14-15 November 2018
|European Case Law Identifier:||ECLI:EP:BA:1994:J002292.19941215|
|Date of decision:||15 December 1994|
|Case number:||J 0022/92|
|IPC class:||C12P 21/00|
|Language of proceedings:||EN|
|Download and more information:||
|Title of application:||Plants genetically enhanced for disease resistance|
|Applicant name:||Louisiana State University Agricultural and Mechanical College|
|Relevant legal provisions:||
|Keywords:||Restitutio - Euro-PCT applications - EPO designated office
Restitutio - time limits - period of grace - inapplicable
Restitutio - removal of cause of non-compliance
Restitutio - all due care - standard of care - appliant
Summary of Facts and Submissions
I. International patent application No. PCT/US88/03908 was filed with the USPTO on 2 November 1988 claiming US priority of 2 November 1987.
A request for international preliminary examination was filed by letter dated 1 June 1989 received on 5 June 1989 by the USPTO.
The 19-month time limit set by Article 39(1)(a) PCT had expired on 2 June 1989.
On 9 June 1989 a communication was sent by the EPO to the US patent attorneys informing them of the procedural steps to be taken for entry into the regional phase before the EPO acting as the designated office.
II. The 20-month period laid down in Article 22(1) PCT expired on 3 July 1989 and the 1-month period provided for in Rule 104b(1) EPC (then valid version) on 3 August 1989.
The communication pursuant to Rule 85a(1) EPC in respect of all fees was sent on 19 September 1989, directly to the Applicant, Louisiana State University.
On 22 January 1990, a communication pursuant to Rule 69(1) EPC was also addressed directly to the Applicant informing it that its European patent application was deemed to be withdrawn.
III. On 3 May 1990, EPO Form 1200 was filed for entry into the regional phase before the EPO as the designated office. All due fees were paid on the same date, and a representative appointed with the necessary authority to act before the EPO.
IV. On 18 July 1990, a consultation by telephone took place between the Receiving Section and the newly-appointed representative during which he was informed that the international application was deemed to be withdrawn but that he still had the opportunity to request re- establishment of rights under Article 122 EPC.
On 17 September 1990, the Applicant requested the EPO to decide that its request for international preliminary examination had been duly filed in time. Subsidiarily it lodged a request for restitutio in integrum and paid the corresponding fee. The EPO's attention was then drawn to the fact that a petition had recently been filed at the USPTO requesting that the date upon which the request for international preliminary examination had been submitted be changed from 5 June 1989 to 2 June 1989, so that if the said request was admitted the filing of 3 May 1990 before the EPO would necessarily be considered to have been made within the time limit laid down in Article 39(1)(a) PCT.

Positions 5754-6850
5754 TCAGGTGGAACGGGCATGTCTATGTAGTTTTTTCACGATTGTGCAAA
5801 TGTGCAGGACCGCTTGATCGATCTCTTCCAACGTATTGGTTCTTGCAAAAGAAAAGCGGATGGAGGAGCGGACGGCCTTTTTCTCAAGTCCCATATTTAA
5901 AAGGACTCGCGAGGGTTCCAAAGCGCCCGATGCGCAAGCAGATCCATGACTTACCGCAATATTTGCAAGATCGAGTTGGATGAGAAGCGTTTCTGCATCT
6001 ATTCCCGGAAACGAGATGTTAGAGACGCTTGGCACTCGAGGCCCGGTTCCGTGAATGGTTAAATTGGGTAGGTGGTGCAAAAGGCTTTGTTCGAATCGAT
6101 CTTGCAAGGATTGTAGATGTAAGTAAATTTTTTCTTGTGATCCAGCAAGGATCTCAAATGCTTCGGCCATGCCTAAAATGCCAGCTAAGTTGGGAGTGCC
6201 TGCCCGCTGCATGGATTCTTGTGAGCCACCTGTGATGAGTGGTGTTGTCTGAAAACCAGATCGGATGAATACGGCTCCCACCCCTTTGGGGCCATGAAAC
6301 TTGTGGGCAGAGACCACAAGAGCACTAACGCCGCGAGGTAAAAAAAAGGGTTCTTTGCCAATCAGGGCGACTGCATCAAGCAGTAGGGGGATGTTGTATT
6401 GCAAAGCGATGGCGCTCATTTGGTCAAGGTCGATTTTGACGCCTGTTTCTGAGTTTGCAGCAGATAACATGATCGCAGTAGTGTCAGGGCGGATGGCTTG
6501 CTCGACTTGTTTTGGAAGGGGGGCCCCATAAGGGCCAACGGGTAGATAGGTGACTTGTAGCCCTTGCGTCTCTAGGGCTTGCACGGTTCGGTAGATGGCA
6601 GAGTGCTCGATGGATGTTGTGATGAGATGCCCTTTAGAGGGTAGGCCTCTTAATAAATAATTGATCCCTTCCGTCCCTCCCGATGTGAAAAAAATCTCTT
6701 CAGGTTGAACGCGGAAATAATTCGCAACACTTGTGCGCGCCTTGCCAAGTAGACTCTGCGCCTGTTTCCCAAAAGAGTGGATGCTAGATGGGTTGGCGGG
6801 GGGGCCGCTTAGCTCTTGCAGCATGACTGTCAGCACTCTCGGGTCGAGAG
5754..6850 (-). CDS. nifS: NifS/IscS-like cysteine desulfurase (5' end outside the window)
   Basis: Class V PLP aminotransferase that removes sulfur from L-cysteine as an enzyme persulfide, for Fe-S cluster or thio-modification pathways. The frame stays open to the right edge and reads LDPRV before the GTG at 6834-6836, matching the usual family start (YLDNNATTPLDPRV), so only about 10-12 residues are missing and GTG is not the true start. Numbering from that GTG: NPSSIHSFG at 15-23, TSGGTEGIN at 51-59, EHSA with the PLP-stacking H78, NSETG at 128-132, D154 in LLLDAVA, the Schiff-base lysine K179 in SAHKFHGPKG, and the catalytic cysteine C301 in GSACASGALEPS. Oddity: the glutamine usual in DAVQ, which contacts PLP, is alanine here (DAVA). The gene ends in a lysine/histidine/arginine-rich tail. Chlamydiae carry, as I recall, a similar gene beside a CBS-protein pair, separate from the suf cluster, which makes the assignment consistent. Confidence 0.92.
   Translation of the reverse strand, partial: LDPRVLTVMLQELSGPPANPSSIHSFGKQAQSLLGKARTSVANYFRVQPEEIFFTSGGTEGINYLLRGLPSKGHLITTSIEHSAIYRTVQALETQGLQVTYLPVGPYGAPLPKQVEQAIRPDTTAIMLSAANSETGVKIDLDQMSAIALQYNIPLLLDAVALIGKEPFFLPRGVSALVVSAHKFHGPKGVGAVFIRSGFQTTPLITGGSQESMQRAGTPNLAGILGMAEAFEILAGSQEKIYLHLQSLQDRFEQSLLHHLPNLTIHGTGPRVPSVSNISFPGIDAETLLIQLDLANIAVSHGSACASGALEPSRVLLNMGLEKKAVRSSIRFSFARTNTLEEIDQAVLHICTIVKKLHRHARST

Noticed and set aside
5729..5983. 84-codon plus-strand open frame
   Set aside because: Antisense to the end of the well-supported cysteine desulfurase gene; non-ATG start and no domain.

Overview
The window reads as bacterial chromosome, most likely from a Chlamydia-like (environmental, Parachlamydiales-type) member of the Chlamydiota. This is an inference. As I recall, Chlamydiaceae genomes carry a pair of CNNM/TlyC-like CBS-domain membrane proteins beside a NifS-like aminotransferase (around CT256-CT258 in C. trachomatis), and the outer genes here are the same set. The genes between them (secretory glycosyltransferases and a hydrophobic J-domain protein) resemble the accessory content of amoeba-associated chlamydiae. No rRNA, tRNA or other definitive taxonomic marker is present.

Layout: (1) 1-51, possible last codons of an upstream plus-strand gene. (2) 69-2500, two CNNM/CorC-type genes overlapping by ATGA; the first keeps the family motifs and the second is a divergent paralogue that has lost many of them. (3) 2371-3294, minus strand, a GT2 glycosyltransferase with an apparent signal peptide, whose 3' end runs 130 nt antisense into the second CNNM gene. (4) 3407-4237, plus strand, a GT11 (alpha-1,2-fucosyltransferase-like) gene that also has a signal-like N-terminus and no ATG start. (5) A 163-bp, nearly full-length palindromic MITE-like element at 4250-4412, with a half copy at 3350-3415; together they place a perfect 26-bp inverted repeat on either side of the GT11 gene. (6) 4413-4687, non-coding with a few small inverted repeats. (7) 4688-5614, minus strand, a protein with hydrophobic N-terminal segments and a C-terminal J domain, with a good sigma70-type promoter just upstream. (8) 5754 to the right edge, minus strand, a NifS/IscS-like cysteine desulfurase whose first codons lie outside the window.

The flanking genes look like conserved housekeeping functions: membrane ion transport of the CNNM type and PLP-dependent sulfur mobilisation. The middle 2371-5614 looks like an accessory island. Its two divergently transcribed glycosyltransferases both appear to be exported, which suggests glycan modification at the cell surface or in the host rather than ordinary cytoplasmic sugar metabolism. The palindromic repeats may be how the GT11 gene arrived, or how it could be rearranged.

V. On 12 July 1991, the Receiving Section issued a communication which may be summarised as follows:
- The EPO is not competent to decide on the date of filing to be accorded to the request for international preliminary examination, since such a decision is reserved to the authority with which the relevant act has been accomplished;
- according to Article 48(2) PCT, in conjunction with Rule 82bis PCT, the EPO is competent to excuse the non-observance of the time limit provided for in Article 39(1)(a) PCT for the purpose of the proceedings before it and in accordance with the applicable law, i.e. the EPC;
- in the present case the provisions of Article 122 EPC constitute the legal remedy;
- however restitutio in integrum is only possible when the non-observance of the time limit has the direct consequence of causing the loss of a certain right; this is not the case where the failure to observe the time limit provided for in Article 39(1)(a) PCT does not entail any loss of rights, since the international application is still considered valid;
- restitutio would only be possible with regard to the two time limits provided for in Article 22(1) PCT in conjunction with Rule 104b EPC (former version) and the period of grace of Rule 85a(1) EPC;
- since the first of these two periods expired on 3. August 1989, restitutio would then only have been admissible into the second one which expired on 19. October 1990, provided that the omitted acts had been completed in due time.
VI. On 23 September 1991 the Applicant requested an extension of time of two months for reply to the communication of 12 July 1991 as no decision upon its petition had yet been taken by the USPTO.
VII. The decision under appeal dated 6 February 1992 based on the same statements rejected every request, the one for re-establishment as being inadmissible and considered that the application was deemed to be withdrawn with effect from 3 August 1989.
VIII. The Applicant lodged an appeal against that decision on 10. April 1992, and requested that it be cancelled in its entirety. The appeal fee was paid on the same day. The Statement of Grounds of Appeal was filed on 16 June 1992.
In a decision notified to the US attorneys on 3 April 1992, the USPTO denied the request made by the Applicant to accord an earlier date of receipt for the request for the international preliminary examination, which therefore still retains the filing date of 5 June 1989, i.e. more than 19 months after priority.
IX. In its Statement of Grounds the Applicant submitted the following:
A) - Extension of time limit;
the Receiving Section rejected its request for extension of the time limit to answer the communication dated 12 July 1991, saying that the procedural situation was clear enough to allow further proceedings.